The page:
Saturday, November 22, 2008
Ray Garrett Jr. served as Chairman of the SEC, 1973-75. We plan to have a table for him, and commemorative page honoring him in the program at the SEC's 75th Anniversary Celebration Dinner for the Securities Exchange Commission, June 25, 2009.
Let us know of your interest in participating. Email me at email@example.com .
In October 26, 1974, Ray Garrett, Jr. gave a speech at the Dean's Day Program of the NY University Law School, where he received the Distinguished Citizen Award. Ray Garrett Jr. had taught there in the summer of 1950.
"LIFE BEGINS AT FORTY"
THE OPENING PAGES OF THIS SPEECH AND OTHERS, GIVING A PERSONAL IMPRESSION OF RAY GARRETT, JR., HAVE BEEN GRACIOUSLY PROVIDED BY HARVEY L. PITT.
An Address by
Ray Garrett, Jr., Chairman
Securities and Exchange Commission
DEAN'S DAY PROGRAM
New York University Law School
Distinguished Citizen Award
October 26, 1974
New York City
This is a time for remembrance for me. My inclination to reminisce could easily exceed your tolerance, and I do not intend to search the limits of the latter. But I cannot stand here this afternoon, having received this most gratifying honor, without being full of recollections of my brief but rewarding formal association with New York University Law School.
I came down here from Cambridge in July, 1950, as the direct result of the persuasive powers of then Dean Russell Niles. I had stayed on a fourth year at Harvard as a teaching fellow, participating in the development of its group work program for first year law students. Dean Niles was interested in a similar program here, and I therefore had an attraction to him for that purpose. Furthermore, he was offering the then generous salary of $5,000 for the year, plus the opportunity to earn extras. With three small children, my wife and I could not afford to be indifferent to money.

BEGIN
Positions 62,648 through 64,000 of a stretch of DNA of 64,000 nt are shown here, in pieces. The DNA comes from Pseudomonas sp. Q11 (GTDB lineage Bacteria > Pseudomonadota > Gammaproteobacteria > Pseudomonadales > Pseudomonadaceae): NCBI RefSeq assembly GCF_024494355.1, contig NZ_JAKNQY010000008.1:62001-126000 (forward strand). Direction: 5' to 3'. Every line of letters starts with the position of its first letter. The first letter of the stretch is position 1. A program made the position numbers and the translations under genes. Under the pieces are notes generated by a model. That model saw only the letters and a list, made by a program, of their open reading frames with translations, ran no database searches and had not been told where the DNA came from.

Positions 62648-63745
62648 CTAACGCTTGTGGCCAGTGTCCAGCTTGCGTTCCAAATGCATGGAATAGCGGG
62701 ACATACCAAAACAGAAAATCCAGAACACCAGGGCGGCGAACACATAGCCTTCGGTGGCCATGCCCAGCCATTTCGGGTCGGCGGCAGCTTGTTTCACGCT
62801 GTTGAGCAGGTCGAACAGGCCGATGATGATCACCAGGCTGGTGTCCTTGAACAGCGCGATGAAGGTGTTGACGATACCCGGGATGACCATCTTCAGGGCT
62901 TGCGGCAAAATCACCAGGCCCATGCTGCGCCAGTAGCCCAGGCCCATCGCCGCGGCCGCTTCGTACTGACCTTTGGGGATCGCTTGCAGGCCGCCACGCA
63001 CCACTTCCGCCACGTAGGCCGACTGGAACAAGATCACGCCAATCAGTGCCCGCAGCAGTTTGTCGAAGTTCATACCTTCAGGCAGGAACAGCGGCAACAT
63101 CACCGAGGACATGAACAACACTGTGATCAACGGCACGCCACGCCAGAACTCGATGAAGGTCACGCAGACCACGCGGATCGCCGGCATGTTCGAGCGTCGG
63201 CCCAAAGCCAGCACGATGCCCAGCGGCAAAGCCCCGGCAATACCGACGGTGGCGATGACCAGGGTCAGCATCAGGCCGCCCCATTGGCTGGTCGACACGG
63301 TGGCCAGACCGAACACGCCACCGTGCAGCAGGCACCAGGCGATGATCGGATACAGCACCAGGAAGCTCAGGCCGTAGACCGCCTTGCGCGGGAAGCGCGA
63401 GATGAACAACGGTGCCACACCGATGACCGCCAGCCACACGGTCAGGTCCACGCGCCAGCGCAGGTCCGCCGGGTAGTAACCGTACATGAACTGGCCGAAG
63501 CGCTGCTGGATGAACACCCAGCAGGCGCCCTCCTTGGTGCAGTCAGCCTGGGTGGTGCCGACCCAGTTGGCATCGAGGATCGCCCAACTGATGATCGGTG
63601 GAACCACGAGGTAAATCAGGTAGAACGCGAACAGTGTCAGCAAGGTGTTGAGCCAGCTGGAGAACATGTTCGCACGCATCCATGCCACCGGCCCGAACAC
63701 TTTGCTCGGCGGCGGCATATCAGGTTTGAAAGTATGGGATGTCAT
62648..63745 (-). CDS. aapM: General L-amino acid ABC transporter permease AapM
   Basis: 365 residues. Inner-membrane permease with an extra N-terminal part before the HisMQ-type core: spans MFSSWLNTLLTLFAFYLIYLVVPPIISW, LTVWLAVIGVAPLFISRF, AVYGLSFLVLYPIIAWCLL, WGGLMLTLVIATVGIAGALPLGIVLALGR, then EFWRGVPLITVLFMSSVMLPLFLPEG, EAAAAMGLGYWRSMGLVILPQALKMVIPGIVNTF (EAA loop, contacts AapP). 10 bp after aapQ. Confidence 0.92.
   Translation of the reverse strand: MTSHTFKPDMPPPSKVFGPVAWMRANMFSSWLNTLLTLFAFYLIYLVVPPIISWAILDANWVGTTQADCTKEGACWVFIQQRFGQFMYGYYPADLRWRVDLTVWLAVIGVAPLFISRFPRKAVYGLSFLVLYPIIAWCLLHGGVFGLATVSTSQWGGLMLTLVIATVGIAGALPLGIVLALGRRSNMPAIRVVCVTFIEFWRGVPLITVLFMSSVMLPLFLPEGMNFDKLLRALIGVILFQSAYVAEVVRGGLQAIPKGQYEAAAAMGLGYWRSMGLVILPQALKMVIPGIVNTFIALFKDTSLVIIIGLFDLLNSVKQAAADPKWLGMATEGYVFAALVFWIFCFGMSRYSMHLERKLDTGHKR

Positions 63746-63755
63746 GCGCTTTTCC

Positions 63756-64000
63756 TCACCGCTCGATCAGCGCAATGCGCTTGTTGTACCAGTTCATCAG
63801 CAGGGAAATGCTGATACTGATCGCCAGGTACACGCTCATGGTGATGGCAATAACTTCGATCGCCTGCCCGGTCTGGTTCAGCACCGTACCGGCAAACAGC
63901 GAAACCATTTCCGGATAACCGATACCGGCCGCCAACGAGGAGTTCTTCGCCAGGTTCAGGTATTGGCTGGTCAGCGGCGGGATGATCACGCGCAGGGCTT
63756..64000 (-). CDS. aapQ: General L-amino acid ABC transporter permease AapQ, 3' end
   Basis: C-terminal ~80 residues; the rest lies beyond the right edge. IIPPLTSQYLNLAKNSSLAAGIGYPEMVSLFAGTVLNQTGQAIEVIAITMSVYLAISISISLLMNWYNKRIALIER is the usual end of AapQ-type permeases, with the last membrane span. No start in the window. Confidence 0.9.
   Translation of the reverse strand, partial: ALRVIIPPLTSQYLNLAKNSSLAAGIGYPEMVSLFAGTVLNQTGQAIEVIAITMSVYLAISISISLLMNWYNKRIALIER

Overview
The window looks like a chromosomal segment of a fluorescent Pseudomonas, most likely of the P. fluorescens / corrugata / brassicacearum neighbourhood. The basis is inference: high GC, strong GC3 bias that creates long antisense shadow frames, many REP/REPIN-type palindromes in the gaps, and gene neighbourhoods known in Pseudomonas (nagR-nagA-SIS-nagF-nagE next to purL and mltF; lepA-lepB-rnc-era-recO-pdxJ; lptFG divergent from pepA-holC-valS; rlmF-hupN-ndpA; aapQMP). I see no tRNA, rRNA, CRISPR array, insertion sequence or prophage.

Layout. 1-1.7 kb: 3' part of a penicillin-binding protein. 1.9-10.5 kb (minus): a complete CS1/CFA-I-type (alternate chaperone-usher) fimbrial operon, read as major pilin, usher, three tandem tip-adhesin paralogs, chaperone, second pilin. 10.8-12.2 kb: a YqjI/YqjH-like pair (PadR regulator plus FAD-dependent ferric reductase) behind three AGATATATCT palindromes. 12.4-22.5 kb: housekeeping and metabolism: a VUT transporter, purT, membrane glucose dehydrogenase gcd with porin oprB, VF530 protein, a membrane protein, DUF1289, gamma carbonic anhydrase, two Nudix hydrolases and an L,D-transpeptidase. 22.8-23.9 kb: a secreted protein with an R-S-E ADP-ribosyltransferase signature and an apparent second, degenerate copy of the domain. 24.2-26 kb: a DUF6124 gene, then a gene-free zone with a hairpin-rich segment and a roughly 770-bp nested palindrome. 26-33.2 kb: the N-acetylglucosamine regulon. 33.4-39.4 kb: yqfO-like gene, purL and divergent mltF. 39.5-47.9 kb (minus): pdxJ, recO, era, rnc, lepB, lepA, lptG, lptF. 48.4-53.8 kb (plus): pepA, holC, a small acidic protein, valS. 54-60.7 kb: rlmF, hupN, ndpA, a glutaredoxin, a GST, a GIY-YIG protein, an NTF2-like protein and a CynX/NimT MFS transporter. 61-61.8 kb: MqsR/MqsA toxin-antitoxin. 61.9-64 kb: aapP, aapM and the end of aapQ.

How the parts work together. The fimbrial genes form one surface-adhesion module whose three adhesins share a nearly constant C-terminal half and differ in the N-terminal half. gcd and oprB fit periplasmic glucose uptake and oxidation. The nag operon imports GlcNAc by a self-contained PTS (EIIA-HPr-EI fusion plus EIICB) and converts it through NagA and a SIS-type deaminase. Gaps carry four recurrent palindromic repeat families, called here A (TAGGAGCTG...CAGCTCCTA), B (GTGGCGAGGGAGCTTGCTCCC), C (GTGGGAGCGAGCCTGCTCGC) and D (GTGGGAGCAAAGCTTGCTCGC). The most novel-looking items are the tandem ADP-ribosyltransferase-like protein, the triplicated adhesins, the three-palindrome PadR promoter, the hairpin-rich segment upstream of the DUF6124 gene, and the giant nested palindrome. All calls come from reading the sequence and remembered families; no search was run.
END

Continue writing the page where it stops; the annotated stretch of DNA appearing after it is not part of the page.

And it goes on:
We settled in the original Levittown, where some of my classmates were already living [there], and I made the acquaintance of the Long Island Railroad and commuting from Wantaugh. To help pay for the move, I was allowed to take over the second half of the summer night school course on civil procedure -- my half to be code pleading. Since that subject had produced my lowest mark as a student, the assignment was a challenging one such as only a hungry man with a hungry family would accept.
The course was scheduled for two nights a week in the old loft building around the corner. The older gentleman who had taught common law pleading for the first half of the summer, and who obviously had a strong distaste for such irresponsible innovations as code pleading and young squirts, introduced me to the class with that charming observation that you can always tell a Harvard man but you can't tell him much, and mercifully disappeared -- from my sight if not from my memory. Whereupon the class talked me into collapsing our two nightly sessions into one night a week for three hours.
So I began my formal teaching experience talking from seven to ten p.m. on sultry August nights on a subject that I had scarcely mastered, to 20 or 30 sleepy people, in a dreary room on the eighth floor of the old building with no air conditioning, and all the sounds and smells and soot blowing in through the open window. It was not the best way to teach or learn the law, but it was an effective test of stamina, and it made what came afterwards comparatively easy.
My first regular course for the day students came in the fall, and the subject was contracts -- something I felt more comfortable with than procedure. Here I thought I could start some kids off right with the tough Socratic method. Our first case was Hawkins v. McGee, of loving memory to a generation of law students weaned on Professor Fuller's casebook**, and I called on some poor, miserable soul toward the back of the large class to state the case. Naturally, everything he said was wrong and much of it foolish, which I made very clear to the class as I kept him nakedly exposed and suffering for half the period.